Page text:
There's no question that Lissa Redmond is a reliable source for this police procedural, and her background brings the sort of authenticity to the story that readers love and appreciate. The book flows smoothly in its fast paced action, never feeling hurried or incomplete at any point. I liked the partnership of Lauren and Reese, their easy working relationship and established communication connection of having been on the force and friends for a while. The addition of Charlie Daley to their investigative efforts lends a nice quirky note to the team. And, I have to say a word of praise for including Reese's dog Watson. Watson serves a needed purpose of showing some softness in both of these hard-working detectives, especially Lauren. Reese was already a bit easier going, with his gentle art of humor. I look forward to getting to know more and more about these characters and finding out who Watson ends up with. Redmond has established a great new series, and since The Murder Book left us with a cliffhanger, I really can't wait to see what's next.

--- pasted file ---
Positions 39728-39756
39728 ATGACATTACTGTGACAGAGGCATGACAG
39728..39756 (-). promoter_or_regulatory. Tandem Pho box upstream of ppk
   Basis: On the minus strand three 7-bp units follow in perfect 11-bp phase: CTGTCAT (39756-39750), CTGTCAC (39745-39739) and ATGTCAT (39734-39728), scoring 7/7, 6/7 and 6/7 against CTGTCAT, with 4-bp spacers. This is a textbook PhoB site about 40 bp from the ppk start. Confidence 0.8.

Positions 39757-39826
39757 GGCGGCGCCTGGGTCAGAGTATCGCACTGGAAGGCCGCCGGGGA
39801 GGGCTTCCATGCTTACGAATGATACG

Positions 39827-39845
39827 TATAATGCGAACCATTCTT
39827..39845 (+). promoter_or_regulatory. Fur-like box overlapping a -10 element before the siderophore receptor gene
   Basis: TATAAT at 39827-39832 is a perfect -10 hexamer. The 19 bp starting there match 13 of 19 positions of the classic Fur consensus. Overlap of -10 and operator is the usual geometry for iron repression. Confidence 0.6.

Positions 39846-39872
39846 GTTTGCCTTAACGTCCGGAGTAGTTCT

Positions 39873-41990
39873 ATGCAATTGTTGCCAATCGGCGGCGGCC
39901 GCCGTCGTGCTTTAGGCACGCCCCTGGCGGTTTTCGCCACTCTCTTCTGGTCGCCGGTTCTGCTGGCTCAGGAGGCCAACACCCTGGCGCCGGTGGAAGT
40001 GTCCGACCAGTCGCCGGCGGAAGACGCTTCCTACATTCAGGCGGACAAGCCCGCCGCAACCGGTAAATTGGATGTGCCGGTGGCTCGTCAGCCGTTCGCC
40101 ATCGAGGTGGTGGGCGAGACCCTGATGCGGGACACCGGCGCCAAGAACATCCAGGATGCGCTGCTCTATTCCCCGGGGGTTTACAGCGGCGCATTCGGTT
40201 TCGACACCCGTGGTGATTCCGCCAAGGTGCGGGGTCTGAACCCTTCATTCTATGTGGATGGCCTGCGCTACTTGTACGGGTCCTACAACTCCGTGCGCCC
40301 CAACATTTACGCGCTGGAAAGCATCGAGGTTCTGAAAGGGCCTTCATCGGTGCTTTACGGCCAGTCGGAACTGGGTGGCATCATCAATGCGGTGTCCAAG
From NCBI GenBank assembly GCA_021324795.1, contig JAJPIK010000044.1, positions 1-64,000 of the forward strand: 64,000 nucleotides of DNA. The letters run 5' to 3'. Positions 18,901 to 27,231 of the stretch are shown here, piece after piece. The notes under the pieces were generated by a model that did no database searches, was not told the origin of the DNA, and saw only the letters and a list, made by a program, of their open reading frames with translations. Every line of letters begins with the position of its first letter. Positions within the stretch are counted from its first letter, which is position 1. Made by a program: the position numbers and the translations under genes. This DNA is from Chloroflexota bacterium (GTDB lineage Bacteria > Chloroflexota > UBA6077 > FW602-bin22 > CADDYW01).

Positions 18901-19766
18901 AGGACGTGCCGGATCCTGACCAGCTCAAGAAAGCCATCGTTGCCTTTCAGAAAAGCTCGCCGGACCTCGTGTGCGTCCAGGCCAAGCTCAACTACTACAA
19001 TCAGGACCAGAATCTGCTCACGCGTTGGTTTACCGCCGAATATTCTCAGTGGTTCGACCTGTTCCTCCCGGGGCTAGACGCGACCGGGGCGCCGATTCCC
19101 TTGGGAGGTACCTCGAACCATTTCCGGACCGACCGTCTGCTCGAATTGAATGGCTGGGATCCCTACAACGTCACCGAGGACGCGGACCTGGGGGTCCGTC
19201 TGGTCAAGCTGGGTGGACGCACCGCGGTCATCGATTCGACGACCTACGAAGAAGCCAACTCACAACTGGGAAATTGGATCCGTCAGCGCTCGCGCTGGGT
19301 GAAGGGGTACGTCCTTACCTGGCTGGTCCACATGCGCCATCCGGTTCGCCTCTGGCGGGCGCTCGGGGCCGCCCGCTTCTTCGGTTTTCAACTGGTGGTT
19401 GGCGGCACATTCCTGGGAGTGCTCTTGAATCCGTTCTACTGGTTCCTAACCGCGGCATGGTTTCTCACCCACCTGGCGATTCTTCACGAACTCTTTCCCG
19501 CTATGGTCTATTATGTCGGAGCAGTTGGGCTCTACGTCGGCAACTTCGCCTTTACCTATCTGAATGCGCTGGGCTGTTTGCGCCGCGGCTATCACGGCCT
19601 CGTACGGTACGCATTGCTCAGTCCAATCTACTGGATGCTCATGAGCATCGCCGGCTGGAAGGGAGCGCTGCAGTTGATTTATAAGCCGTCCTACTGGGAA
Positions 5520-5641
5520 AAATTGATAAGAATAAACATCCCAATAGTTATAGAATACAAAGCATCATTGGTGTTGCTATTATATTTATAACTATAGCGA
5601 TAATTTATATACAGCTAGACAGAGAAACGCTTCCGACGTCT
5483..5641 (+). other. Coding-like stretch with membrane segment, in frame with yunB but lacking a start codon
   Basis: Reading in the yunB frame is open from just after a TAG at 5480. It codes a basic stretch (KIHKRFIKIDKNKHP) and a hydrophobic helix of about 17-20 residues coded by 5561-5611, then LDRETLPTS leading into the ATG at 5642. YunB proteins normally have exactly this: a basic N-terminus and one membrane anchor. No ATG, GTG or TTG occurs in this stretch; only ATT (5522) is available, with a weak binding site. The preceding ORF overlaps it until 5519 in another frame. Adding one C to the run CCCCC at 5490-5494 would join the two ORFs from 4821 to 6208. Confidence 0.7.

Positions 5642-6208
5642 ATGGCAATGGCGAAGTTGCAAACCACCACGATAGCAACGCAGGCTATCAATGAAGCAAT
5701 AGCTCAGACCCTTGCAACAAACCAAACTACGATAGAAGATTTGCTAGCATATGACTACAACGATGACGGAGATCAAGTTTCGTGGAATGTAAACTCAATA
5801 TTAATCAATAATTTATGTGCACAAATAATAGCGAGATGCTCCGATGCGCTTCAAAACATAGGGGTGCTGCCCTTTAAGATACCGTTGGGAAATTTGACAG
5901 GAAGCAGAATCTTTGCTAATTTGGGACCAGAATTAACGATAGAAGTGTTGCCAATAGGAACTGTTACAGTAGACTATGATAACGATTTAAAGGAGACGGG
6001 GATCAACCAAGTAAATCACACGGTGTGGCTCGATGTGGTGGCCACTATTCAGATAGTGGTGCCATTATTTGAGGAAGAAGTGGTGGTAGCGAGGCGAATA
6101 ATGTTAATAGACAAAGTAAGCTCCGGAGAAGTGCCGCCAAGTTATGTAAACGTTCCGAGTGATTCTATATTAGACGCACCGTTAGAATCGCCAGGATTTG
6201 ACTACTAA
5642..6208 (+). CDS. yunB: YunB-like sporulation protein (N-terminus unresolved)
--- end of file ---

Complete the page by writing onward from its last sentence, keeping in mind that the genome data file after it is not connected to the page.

I received an advanced reader's copy from the publisher for an honest review. The Murder Book will be available in bookstores on February 6, 2019.

Saturday, January 26, 2019

Reading Room Ruminations: Dear Mrs. Bird by AJ Pearce

I'm known for rather long reviews, but that doesn't allow me time to give my thoughts on some books I'd like to and can't fit in my schedule for a review.  So, from time to time I'll be doing some shorter thoughts, but just as meaningful, some ruminations on books I'd like to recommend.  My first one up is a novel that caught my attention because of its outstanding cover with its typewriter keys.  Dear Mrs. Bird by AJ Pearce has one of my favorite covers, but it also is now a favorite read.